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Cytoskeletal Drugs Modulate Off-Target Protein Folding Landscapes Inside Cells

  • Caitlin M. Davis*
    Caitlin M. Davis
    Department of Chemistry  and  Department of Physics, University of Illinois at Urbana-Champaign, Urbana, Illinois 61801, United States
    *Email: [email protected]
  •  and 
  • Martin Gruebele*
    Martin Gruebele
    Department of Chemistry,  Department of Physics  and  Center for Biophysics and Quantitative Biology, University of Illinois at Urbana-Champaign, Urbana, Illinois 61801, United States
    *Email: [email protected]
Cite this: Biochemistry 2020, 59, 28, 2650–2659
Publication Date (Web):June 22, 2020
https://doi.org/10.1021/acs.biochem.0c00299
Copyright © 2020 American Chemical Society

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    Abstract

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    The dynamic cytoskeletal network of microtubules and actin filaments can be disassembled by drugs. Cytoskeletal drugs work by perturbing the monomer–polymer equilibrium, thus changing the size and number of macromolecular crowders inside cells. Changes in both crowding and nonspecific surface interactions (“sticking”) following cytoskeleton disassembly can affect the protein stability, structure, and function directly or indirectly by changing the fluidity of the cytoplasm and altering the crowding and sticking of other macromolecules in the cytoplasm. The effect of cytoskeleton disassembly on protein energy landscapes inside cells has yet to be observed. Here we have measured the effect of several cytoskeletal drugs on the folding energy landscape of two FRET-labeled proteins with different in vitro sensitivities to macromolecular crowding. Phosphoglycerate kinase (PGK) was previously shown to be more sensitive to crowding, whereas variable major protein-like sequence expressed (VlsE) was previously shown to be more sensitive to sticking. The in-cell effects of drugs that depolymerize either actin filaments (cytochalasin D and latrunculin B) or microtubules (nocodazole and vinblastine) were compared. The crowding sensor protein CrH2-FRET verified that cytoskeletal drugs decrease the extent of crowding inside cells despite also reducing the overall cell volume. The decreased compactness and folding stability of PGK could be explained by the decreased extent of crowding induced by these drugs. VlsE’s opposite response to the drugs shows that depolymerization of the cytoskeleton also changes sticking in the cellular milieu. Our results demonstrate that perturbation of the monomer–polymer cytoskeletal equilibrium, for example, during natural cell migration or stresses from drug treatment, has off-target effects on the energy landscapes of proteins in the cell.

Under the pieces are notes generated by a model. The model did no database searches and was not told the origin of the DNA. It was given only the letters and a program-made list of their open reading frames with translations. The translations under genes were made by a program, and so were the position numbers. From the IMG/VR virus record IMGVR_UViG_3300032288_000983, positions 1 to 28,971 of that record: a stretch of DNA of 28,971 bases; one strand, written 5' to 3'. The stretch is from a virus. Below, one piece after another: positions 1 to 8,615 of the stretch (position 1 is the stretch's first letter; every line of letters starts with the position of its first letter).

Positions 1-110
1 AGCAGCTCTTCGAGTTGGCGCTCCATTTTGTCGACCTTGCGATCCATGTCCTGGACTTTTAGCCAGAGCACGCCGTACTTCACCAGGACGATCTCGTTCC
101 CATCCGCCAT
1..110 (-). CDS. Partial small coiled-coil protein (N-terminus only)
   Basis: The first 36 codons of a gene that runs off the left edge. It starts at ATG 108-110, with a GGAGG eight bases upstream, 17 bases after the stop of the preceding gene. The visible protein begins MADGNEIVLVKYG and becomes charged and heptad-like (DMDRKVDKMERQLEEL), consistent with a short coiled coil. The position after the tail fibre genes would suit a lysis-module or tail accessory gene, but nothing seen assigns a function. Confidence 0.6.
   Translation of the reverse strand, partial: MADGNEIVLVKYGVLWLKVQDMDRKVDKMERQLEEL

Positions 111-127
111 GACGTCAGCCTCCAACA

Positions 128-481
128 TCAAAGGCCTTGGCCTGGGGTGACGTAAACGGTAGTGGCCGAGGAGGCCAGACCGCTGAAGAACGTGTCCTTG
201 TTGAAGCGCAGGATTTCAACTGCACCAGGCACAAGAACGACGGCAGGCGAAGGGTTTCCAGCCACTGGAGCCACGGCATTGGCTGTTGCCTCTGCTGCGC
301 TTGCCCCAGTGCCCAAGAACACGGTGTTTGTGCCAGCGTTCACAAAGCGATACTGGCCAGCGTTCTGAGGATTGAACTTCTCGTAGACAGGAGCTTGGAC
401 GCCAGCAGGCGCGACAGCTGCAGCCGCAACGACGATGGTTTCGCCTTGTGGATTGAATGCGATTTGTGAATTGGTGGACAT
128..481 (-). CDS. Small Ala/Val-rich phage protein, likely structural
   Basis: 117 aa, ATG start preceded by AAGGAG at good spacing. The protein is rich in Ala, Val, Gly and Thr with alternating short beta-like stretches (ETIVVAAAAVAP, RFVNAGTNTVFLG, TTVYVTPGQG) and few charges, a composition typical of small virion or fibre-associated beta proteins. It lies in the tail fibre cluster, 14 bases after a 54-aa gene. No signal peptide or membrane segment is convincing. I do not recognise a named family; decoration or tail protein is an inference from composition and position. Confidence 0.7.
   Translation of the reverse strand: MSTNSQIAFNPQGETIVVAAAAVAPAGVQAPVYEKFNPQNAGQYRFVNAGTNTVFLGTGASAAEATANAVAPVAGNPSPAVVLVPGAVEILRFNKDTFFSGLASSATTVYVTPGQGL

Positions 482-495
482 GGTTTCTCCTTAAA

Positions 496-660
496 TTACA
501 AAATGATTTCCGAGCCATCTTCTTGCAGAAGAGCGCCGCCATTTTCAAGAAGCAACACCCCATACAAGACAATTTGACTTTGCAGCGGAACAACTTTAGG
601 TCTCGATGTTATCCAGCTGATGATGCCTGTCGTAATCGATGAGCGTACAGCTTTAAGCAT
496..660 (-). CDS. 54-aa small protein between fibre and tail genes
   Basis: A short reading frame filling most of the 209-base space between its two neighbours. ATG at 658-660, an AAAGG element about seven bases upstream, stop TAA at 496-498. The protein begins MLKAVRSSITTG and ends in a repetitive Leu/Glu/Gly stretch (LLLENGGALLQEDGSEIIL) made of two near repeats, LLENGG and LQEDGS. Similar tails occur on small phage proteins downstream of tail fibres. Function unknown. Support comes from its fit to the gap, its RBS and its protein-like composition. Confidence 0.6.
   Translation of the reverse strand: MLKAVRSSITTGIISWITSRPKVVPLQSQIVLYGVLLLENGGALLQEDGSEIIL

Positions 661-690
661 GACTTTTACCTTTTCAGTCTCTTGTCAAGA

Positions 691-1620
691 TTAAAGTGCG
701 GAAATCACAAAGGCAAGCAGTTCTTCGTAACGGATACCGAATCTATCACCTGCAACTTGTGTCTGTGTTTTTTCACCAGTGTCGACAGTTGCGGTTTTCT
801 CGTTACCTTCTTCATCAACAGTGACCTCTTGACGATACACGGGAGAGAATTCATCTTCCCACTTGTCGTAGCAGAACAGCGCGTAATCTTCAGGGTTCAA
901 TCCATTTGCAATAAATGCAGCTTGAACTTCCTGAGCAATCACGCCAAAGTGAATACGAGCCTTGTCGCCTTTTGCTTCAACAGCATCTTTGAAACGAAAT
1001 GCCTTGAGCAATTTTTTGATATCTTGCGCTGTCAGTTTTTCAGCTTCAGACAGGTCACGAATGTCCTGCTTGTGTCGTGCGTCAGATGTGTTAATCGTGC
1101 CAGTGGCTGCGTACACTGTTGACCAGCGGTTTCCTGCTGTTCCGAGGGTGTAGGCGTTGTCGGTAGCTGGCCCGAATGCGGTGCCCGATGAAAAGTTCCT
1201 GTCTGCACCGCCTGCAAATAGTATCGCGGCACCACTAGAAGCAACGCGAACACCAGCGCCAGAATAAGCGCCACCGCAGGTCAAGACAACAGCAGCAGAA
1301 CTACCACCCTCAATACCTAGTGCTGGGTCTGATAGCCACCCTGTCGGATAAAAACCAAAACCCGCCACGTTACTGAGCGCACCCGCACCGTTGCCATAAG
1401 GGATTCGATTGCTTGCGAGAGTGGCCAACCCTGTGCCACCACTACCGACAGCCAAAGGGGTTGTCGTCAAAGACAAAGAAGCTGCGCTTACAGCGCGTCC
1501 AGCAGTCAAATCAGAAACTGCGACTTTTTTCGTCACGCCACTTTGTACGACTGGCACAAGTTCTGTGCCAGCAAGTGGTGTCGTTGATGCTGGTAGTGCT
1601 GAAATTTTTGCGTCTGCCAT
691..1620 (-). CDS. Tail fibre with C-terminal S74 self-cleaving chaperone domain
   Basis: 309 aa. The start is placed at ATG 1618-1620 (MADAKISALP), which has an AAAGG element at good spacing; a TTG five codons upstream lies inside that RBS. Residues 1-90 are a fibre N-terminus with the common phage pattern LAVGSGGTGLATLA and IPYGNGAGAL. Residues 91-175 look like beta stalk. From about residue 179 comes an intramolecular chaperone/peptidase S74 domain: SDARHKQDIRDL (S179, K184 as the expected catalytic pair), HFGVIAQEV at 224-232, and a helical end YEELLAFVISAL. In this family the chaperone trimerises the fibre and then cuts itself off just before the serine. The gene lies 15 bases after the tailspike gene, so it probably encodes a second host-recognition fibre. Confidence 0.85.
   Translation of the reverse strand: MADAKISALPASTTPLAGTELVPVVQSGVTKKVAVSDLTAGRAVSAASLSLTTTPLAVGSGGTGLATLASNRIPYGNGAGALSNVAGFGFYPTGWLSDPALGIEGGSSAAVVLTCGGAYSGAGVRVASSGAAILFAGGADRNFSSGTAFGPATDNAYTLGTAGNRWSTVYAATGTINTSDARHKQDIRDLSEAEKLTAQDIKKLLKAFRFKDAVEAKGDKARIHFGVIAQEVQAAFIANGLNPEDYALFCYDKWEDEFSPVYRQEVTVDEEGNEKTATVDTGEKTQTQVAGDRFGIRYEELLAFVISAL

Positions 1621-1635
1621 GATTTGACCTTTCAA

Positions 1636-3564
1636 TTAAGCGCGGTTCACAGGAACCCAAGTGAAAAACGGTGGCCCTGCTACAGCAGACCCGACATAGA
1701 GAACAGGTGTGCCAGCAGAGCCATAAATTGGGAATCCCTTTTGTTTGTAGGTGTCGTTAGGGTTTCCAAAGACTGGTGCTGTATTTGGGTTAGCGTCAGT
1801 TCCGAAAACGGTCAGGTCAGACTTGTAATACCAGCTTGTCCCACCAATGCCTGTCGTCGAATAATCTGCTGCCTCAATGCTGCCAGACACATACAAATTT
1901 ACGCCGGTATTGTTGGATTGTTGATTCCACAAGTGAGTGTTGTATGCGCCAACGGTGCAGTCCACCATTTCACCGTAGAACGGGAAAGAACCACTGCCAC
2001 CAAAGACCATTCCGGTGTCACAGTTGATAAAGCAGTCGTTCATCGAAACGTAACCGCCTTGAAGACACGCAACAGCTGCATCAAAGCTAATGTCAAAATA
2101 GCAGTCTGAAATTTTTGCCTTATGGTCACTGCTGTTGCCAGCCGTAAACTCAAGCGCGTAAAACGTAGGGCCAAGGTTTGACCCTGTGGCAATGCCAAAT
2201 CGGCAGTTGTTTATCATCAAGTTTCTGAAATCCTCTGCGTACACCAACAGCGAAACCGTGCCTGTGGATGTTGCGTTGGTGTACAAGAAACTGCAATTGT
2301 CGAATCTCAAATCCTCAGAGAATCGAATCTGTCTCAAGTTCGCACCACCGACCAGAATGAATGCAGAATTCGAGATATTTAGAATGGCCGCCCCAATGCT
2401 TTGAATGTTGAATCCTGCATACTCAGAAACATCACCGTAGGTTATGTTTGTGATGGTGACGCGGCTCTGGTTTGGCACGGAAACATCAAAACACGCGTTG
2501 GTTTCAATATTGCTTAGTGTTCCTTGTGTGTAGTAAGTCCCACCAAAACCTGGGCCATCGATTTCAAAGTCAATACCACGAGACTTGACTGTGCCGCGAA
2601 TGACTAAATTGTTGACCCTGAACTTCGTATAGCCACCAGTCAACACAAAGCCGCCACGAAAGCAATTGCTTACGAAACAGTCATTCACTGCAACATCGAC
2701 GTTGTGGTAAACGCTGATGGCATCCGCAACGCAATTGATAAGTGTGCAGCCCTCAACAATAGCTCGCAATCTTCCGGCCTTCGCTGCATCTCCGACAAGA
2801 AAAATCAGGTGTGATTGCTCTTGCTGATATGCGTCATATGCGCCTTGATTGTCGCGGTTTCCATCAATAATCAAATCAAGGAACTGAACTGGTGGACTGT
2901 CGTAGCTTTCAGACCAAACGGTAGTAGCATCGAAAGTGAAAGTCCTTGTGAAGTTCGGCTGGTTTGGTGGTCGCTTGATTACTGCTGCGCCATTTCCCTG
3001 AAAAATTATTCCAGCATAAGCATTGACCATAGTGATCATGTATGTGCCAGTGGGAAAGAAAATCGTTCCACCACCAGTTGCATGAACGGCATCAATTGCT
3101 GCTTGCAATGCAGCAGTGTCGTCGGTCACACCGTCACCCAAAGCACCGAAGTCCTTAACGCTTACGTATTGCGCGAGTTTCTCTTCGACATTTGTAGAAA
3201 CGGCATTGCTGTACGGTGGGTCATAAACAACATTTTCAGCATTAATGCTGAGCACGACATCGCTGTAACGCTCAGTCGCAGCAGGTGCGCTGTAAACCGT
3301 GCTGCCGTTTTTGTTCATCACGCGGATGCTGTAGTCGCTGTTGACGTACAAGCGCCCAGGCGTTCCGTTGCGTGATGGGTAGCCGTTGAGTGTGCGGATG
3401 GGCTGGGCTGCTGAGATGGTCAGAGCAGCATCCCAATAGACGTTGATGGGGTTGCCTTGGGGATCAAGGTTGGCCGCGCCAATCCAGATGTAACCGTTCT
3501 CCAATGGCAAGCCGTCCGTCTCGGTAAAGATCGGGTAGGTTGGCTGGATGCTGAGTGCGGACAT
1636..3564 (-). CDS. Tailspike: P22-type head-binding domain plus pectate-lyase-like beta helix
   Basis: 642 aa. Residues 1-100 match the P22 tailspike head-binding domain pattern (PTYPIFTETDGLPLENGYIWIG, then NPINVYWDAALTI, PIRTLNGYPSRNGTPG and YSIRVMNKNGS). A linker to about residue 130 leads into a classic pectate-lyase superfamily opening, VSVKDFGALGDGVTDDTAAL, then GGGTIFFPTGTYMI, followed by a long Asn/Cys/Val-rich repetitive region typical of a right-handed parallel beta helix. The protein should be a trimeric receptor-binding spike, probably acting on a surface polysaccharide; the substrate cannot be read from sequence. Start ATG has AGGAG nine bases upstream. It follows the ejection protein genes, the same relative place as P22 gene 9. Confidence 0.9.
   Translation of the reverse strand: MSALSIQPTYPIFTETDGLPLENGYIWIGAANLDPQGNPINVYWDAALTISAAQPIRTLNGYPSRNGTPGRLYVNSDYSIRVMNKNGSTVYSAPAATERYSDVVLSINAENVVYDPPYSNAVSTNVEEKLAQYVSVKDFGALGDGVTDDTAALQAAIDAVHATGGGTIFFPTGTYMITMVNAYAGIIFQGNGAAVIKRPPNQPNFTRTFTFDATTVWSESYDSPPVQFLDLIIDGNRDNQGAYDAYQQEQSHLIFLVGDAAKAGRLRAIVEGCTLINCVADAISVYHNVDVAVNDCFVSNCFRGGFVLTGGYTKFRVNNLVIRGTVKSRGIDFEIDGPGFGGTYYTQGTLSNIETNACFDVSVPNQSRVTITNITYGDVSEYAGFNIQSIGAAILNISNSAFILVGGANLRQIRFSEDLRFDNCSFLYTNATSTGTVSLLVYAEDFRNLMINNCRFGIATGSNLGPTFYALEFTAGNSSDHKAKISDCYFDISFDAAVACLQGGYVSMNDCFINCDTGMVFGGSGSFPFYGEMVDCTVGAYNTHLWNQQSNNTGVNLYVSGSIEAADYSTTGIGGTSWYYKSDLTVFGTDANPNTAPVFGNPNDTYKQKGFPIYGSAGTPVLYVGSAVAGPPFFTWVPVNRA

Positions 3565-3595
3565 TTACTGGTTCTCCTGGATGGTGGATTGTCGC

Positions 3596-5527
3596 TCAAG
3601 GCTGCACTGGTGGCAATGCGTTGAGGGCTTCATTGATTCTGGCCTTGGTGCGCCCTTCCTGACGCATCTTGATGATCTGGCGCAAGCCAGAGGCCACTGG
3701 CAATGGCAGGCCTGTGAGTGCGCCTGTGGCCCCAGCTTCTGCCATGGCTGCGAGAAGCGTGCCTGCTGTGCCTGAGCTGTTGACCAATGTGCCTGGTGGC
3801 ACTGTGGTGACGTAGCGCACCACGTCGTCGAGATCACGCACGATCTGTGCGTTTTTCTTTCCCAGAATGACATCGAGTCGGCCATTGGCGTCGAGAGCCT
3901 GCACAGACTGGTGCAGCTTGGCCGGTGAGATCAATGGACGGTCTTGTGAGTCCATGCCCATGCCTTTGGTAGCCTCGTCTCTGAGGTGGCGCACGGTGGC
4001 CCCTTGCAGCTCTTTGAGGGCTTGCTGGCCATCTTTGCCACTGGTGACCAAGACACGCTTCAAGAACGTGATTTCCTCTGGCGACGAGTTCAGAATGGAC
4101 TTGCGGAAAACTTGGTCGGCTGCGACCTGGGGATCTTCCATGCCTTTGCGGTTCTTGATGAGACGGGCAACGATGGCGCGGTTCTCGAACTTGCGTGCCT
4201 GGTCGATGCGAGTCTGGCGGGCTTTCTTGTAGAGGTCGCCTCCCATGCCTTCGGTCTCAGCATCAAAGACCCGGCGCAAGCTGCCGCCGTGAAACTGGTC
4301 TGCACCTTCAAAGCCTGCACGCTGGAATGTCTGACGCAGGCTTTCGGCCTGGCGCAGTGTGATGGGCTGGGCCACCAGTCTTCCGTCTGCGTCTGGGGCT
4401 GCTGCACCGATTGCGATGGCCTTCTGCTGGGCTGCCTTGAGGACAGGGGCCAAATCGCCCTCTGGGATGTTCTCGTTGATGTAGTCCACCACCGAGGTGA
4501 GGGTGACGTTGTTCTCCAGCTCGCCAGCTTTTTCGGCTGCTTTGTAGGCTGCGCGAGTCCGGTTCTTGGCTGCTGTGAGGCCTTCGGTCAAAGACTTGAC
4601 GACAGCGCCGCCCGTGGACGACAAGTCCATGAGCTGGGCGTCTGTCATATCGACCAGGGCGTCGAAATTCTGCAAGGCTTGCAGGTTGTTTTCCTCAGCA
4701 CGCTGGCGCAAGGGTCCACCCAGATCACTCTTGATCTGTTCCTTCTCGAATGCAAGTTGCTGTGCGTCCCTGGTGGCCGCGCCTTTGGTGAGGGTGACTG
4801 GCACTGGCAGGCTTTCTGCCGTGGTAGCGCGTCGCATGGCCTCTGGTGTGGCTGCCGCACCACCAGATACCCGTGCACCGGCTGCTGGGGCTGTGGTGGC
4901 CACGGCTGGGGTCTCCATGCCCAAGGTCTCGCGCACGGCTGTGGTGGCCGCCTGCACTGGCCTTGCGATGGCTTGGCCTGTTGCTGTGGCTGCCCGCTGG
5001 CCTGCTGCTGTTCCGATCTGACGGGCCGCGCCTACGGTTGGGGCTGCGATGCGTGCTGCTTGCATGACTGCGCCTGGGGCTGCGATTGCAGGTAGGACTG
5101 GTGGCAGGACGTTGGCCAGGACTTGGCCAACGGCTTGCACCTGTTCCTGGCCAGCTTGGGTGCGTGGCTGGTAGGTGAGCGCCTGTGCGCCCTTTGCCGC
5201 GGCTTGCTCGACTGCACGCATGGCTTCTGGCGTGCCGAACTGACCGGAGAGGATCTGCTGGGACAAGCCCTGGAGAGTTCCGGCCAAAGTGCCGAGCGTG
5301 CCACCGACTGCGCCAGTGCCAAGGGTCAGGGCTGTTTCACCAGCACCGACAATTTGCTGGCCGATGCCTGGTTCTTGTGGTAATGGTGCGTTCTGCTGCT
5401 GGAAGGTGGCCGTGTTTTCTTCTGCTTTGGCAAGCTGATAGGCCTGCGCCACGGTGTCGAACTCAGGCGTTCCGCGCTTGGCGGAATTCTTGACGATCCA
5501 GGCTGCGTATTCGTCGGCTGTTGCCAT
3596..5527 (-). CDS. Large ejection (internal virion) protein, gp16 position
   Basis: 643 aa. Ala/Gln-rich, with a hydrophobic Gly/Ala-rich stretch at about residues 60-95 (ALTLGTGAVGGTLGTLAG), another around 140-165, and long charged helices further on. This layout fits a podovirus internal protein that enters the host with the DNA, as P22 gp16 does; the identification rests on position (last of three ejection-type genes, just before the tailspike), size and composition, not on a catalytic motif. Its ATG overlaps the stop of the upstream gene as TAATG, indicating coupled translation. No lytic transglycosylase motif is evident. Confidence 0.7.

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    The Supporting Information is available free of charge at https://pubs.acs.org/doi/10.1021/acs.biochem.0c00299.

    • Plots of representative in vitro temperature denaturation of PGK-FRET, melt curves of PGK-FRET and VlsE-FRET collected in living U-2 OS cells, transients of PGK-FRET and VlsE-FRET, relaxation lifetimes measured at Tm versus melting temperature of VlsE-FRET, and complete tables of thermodynamic and kinetic parameters obtained in vitro and in living U-2 OS cells (PDF)

    • Fluorescence images of all cells analyzed (XLSX)

    Accession Codes

    B. burgdorferi VlsE sequence, UniProtKB 006878; Saccharomyces cerevisiae PGK sequence, UniProtKB P00560.

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    Most electronic Supporting Information files are available without a subscription to ACS Web Editions. Such files may be downloaded by article for research use (if there is a public use license linked to the relevant article, that license may permit other uses). Permission may be obtained from ACS for other uses through requests via the RightsLink permission system: http://pubs.acs.org/page/copyright/permissions.html.

    Cited By

    This article is cited by 7 publications.

    1. Mark D. Ediger, Martin Gruebele, Vassiliy Lubchenko, Peter G. Wolynes. Glass Dynamics Deep in the Energy Landscape. The Journal of Physical Chemistry B 2021, 125 (32) , 9052-9068. https://doi.org/10.1021/acs.jpcb.1c01739
    2. Christopher Lambert, Katharina Schmidt, Marius Karger, Marc Stadler, Theresia E. B. Stradal, Klemens Rottner. Cytochalasans and Their Impact on Actin Filament Remodeling. Biomolecules 2023, 13 (8) , 1247. https://doi.org/10.3390/biom13081247
    3. Edward Knab, Caitlin M. Davis. Chemical interactions modulate λ 6‐85 stability in cells. Protein Science 2023, 32 (7) https://doi.org/10.1002/pro.4698
    4. Jane E. Dorweiler, Douglas R. Lyke, Nathan P. Lemoine, Samantha Guereca, Hannah E. Buchholz, Emily R. Legan, Claire M. Radtke, Anita L. Manogaran. Implications of the Actin Cytoskeleton on the Multi-Step Process of [PSI+] Prion Formation. Viruses 2022, 14 (7) , 1581. https://doi.org/10.3390/v14071581
    5. Martin Gruebele, Gary J Pielak. Dynamical spectroscopy and microscopy of proteins in cells. Current Opinion in Structural Biology 2021, 70 , 1-7. https://doi.org/10.1016/j.sbi.2021.02.001
    6. Kim Bartels, Tanya Lasitza‐Male, Hagen Hofmann, Christian Löw. Single‐Molecule FRET of Membrane Transport Proteins. ChemBioChem 2021, 22 (17) , 2657-2671. https://doi.org/10.1002/cbic.202100106
    7. Martin Gruebele. Protein folding and surface interaction phase diagrams in vitro and in cells. FEBS Letters 2021, 595 (9) , 1267-1274. https://doi.org/10.1002/1873-3468.14058

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